// …and bought giant gas guzzling cars. 30 years after the first oil crises our roads are filled with cars that get worse mileage that they did in 1980. So yeah, we became aware of the problem, and made it worse for 30 years. //
Don’t blame the boomers for that one. Take a look around, many of the drivers in those gas guzzlers are young. Personally all my vehicles have exceeded 29 MPG since 1982 (27 years).
// We did accomplish something, we built a lot of stadiums for billionaires. //
Okay, I’ll give you that one. But you seem to have missed my statement: “… and as in all generations, this generation will suffer from its share of greed.”
//Yes! We’re talking about social change here. Did you expect, a social awakening in the late 60’s followed with an African-American president in ‘72? This happened at social light speed. I stand by my statement “If you’re 55 years old, you probably spent 53 of those years [believing]
light speed? Maybe not 72, but I voted for Jesse Jackson in 88. Our generation's inability to imagine faster social change simply indicates a lack of imagination.
As far as smog and what not goes, sorry dude but Nixon signed the bill that created the EPA, and Nixon wasn't a boomer, and the clean air act wasn't a product of boomers either. That was 1970 by the way, when you were what? 18? Our generation, we elected Ronald Reagan who gutted the EPA and weakened the Clean Air Act. We elected him twice in fact and then followed up with Bush, that's what we did for the environment. By the way, global warming didn't show up on a radar, screen, our generation caused it, and then ignored it as long as possible.
While the rest of world reacted to the energy crises of the early 70s by building bullet trains, taxing gas, and strengthening public transit, what did our generation do? We invented urban sprawl.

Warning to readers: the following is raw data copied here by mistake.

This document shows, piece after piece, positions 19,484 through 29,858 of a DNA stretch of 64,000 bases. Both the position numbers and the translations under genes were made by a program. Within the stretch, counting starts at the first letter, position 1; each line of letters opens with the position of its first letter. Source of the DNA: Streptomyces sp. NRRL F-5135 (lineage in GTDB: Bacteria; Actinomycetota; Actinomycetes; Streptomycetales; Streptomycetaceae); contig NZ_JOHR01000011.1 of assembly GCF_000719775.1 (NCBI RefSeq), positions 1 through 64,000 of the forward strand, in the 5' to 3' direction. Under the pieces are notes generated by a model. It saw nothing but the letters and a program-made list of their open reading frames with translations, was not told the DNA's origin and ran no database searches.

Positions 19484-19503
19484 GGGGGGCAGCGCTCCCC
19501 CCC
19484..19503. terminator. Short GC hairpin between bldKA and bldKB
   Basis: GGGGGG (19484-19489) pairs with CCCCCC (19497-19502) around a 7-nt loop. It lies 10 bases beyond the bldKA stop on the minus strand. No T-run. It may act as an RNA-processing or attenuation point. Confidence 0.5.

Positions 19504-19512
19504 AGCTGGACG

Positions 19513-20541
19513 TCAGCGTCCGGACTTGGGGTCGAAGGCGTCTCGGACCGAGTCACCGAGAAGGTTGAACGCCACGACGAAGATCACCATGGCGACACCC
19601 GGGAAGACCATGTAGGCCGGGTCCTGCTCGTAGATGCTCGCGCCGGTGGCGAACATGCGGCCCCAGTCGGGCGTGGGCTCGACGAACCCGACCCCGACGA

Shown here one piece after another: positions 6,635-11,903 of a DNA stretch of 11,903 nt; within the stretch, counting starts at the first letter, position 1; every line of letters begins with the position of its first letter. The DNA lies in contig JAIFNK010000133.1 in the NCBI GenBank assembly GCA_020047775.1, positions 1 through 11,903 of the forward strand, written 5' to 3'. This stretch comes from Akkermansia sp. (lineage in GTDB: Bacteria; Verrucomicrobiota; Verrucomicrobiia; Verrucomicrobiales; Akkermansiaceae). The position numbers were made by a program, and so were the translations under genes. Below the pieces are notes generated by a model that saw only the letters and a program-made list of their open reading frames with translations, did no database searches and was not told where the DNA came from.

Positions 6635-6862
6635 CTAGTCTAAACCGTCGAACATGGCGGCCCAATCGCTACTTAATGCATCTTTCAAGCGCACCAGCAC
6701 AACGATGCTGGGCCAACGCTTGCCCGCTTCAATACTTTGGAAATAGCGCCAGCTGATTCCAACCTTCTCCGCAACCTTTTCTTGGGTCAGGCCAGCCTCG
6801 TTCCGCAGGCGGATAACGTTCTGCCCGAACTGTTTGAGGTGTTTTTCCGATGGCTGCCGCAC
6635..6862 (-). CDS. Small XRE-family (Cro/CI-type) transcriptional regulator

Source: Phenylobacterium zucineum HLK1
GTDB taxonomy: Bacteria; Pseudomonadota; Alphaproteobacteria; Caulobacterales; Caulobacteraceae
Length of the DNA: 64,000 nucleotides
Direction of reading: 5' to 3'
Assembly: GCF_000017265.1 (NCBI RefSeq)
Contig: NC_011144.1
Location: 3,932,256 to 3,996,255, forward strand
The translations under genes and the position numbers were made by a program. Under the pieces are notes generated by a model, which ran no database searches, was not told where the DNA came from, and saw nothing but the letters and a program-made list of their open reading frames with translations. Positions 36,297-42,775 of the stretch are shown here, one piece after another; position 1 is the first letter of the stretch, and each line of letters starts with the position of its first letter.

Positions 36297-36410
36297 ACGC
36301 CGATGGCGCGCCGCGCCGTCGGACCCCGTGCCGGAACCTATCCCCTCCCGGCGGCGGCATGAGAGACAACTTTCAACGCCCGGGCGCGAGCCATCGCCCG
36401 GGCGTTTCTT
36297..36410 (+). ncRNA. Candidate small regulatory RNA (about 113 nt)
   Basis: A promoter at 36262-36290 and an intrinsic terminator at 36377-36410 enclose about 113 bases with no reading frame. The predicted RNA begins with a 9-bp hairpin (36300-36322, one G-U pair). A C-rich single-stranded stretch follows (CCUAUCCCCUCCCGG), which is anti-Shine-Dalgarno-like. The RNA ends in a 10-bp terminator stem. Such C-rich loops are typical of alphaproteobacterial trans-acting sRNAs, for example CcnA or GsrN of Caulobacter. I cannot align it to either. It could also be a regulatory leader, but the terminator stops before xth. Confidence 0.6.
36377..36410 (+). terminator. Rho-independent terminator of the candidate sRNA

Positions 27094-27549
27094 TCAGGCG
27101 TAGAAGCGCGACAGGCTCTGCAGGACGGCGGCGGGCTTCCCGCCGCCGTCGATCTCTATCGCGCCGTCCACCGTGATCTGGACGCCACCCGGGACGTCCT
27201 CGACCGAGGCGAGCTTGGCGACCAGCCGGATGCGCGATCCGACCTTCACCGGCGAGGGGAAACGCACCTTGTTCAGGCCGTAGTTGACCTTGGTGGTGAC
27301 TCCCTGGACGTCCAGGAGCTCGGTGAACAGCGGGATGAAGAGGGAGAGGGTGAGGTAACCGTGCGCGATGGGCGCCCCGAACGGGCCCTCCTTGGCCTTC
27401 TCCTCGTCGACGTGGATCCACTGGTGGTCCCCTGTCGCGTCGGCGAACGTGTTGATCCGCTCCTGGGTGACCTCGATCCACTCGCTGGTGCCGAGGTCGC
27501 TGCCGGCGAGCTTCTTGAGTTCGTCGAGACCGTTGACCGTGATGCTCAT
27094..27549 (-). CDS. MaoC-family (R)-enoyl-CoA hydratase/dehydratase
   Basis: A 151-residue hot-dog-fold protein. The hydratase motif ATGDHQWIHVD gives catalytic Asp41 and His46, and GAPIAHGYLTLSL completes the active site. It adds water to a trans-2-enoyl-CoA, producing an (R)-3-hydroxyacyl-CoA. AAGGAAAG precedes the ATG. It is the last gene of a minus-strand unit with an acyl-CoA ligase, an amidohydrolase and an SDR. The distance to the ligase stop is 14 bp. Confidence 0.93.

Let’s see Nixon (1913) is not a boomer but Reagan (1911) is a boomer? (Boomers voted in both elections as they did in to Obama election).
The rapid growth of the suburbs began on the heels of WWII, the Eisenhower Administration created the Interstate Highway System … yet the boomers are responsible for urban sprawl?
Boomers don’t wear black hats and other generations don’t wear white hats. Paul, if you only look for what’s wrong, that’s what you will find.
Who said Reagan was a boomer? If you want to claim boomers elected both Nixon and Reagan be my guest, it just illustrates my point all the more.
You can only find what your looking for if it's there to be found my friend.
Oh, and about sprawl- Post war construction was about suburbs, most are now the inner ring suburbs. Our generation, we took it to whole new level. Despite everything we knew about how stupid and inefficient sprawl is, it took the worst real estate crises since the great depression to stop us.
Scientists at the International Astronomical Union announced today that they have developed a new theory regarding the gravitational distortion at the center of the Milky Way galaxy.
New calculations indicate a black hole 10,000 light years across would not be large enough to account for the observed gravitational effects. They now believe the collective ego of the group of aging Americans known as "baby boomers" is the most massive object in the universe.
According to Heinz Spilhaus, the project's lead researcher, "It couldn't just be a black hole. It had to be something absolutely enormous, just huge. So big it distorts time and space; the very fabric of reality. So what else could it be, really?"